It was, I believe, the final TV programme this week featuring Alan Bennett’s Talking Heads. We don’t have a TV here in Guernsey, but I’ve seen some previously: highly effective, personal, and intimate in the way the sole character communicates with his/her audience which almost amounts to thinking aloud. It’s striking, this one-to-one way of communicating as each of us participate in a private conversation.
Next Friday we are going to look at how and why these personal approaches work. The spoken word is to me, and possibly every writer, one of the most important aspects of a manuscript. Dialogue literally brings the story to life. A scene without containing any speech whatsoever can seem flat and uneventful. Even one word helps, e.g. ‘Help!’ Alan Bennett is one of many, from Shakespeare to Harold Pinter, who has proven that there doesn’t need to be more than one character in a conversation – that the audience themselves in their individual silence – they alone hear them.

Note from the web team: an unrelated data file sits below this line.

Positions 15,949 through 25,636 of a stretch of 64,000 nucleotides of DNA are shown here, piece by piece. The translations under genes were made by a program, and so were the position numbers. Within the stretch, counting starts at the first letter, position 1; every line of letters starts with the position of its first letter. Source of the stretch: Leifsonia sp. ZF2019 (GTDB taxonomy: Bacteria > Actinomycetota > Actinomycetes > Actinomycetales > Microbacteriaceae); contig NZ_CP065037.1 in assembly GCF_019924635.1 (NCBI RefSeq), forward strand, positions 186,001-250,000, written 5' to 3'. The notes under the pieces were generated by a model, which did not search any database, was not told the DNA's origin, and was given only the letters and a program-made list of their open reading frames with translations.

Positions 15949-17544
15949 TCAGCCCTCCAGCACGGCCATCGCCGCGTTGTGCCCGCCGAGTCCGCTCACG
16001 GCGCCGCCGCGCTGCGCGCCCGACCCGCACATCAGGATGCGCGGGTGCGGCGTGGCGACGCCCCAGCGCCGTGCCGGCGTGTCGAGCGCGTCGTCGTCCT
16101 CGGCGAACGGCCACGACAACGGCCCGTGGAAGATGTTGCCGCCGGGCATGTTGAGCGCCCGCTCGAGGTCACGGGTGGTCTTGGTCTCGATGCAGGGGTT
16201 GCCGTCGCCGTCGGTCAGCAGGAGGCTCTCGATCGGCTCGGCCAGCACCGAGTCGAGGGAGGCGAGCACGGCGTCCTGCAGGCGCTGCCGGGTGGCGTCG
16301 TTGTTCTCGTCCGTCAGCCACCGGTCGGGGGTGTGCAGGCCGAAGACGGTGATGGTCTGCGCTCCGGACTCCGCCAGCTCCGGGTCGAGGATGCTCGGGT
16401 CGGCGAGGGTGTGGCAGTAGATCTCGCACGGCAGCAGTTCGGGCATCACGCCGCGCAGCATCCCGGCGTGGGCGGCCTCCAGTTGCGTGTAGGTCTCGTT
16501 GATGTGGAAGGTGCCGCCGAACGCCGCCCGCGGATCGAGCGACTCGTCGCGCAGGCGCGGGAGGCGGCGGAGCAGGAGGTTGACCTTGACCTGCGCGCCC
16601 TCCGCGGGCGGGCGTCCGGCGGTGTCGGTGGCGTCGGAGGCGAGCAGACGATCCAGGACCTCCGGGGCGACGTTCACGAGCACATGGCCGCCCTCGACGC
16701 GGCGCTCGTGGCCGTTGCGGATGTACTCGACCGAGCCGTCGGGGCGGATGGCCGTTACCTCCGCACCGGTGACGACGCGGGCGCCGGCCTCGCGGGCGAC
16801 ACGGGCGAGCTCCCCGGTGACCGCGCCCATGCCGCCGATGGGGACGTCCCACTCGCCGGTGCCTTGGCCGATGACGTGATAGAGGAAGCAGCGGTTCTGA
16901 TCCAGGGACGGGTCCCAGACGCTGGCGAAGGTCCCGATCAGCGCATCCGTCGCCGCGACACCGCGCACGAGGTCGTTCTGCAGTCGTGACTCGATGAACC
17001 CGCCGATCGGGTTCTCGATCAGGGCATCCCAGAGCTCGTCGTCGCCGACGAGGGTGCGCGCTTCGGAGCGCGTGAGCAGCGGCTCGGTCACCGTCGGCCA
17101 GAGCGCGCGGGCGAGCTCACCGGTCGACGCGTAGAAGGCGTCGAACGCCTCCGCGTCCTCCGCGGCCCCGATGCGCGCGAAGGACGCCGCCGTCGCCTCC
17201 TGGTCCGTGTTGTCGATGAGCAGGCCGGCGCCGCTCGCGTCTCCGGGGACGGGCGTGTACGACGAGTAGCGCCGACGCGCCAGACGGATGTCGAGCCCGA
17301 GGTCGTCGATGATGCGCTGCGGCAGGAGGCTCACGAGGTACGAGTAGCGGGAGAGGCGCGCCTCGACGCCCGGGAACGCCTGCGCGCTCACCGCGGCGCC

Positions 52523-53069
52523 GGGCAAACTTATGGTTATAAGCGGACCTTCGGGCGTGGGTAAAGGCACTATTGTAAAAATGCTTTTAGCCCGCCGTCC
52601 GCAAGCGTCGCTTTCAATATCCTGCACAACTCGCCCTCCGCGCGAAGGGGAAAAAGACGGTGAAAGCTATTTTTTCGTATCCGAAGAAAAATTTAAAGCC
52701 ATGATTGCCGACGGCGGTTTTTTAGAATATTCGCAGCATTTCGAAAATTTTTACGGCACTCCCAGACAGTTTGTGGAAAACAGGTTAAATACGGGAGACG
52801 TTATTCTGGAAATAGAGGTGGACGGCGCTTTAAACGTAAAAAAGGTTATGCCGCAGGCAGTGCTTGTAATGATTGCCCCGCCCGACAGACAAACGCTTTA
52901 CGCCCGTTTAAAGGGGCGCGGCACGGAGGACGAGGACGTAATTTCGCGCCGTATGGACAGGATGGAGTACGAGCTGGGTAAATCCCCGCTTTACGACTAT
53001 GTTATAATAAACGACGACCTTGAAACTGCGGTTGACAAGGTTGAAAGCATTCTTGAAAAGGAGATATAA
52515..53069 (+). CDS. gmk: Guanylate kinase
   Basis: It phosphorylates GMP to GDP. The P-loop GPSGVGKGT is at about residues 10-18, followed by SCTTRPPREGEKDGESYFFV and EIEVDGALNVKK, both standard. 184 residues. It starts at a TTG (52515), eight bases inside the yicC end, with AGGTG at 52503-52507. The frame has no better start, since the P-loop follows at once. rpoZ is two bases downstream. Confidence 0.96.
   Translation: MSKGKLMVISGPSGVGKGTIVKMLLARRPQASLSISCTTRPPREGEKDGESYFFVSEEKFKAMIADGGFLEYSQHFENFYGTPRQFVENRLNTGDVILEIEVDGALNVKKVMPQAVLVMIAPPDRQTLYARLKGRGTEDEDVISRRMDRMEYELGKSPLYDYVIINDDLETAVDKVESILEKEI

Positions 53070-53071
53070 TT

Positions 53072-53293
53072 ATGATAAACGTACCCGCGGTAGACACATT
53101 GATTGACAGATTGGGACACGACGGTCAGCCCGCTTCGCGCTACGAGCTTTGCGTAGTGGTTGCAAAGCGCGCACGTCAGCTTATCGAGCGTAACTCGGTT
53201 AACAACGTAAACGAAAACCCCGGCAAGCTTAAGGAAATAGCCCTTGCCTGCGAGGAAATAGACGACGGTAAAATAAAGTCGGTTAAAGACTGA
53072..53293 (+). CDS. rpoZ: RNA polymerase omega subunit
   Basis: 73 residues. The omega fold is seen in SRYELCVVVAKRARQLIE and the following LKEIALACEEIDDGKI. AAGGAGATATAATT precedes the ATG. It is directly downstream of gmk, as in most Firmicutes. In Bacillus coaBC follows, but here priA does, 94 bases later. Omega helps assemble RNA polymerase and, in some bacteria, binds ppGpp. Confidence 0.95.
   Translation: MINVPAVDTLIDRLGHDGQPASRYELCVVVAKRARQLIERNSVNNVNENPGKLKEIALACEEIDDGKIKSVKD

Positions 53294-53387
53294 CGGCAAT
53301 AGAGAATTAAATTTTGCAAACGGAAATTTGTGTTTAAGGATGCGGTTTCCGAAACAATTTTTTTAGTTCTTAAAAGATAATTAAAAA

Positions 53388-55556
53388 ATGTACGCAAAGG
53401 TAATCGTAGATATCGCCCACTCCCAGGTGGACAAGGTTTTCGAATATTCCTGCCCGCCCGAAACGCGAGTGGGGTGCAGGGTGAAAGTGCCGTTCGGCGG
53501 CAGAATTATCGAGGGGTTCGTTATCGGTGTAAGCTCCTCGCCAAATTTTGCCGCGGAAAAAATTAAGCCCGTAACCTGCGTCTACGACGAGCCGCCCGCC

As you know I’ve been reading Dickens lately. I finished Great Expectations (much better than the film) and I’m now reading David Copperfield (semi-autobiographical). Both of these are written in the First Person and like Talking Heads, the main character’s account is surprisingly humbling. I have never managed to write any of my novels in the First Person, but I would like to try in the future. In a way perhaps I hide behind my characters and feel writing a monologue – addressing the reader directly – would be too revealing. What do you think? Please bring your thoughts and examples if you have any, to Café Writers on Friday July 17. Theresa Le Flem
Books referred to in our discussion:
In A Glass Darkly, a short story by Agatha Christie.
Shape the Future by Lindsay Woodward (Rugby Cafe Writer).
The Shadow of the Wind by Carlos Ruiz Zafon. This is described as a “hymn of praise” to all who love reading.
She Casts a Long Shadow by Madalyn Morgan (Rugby Cafe Writer).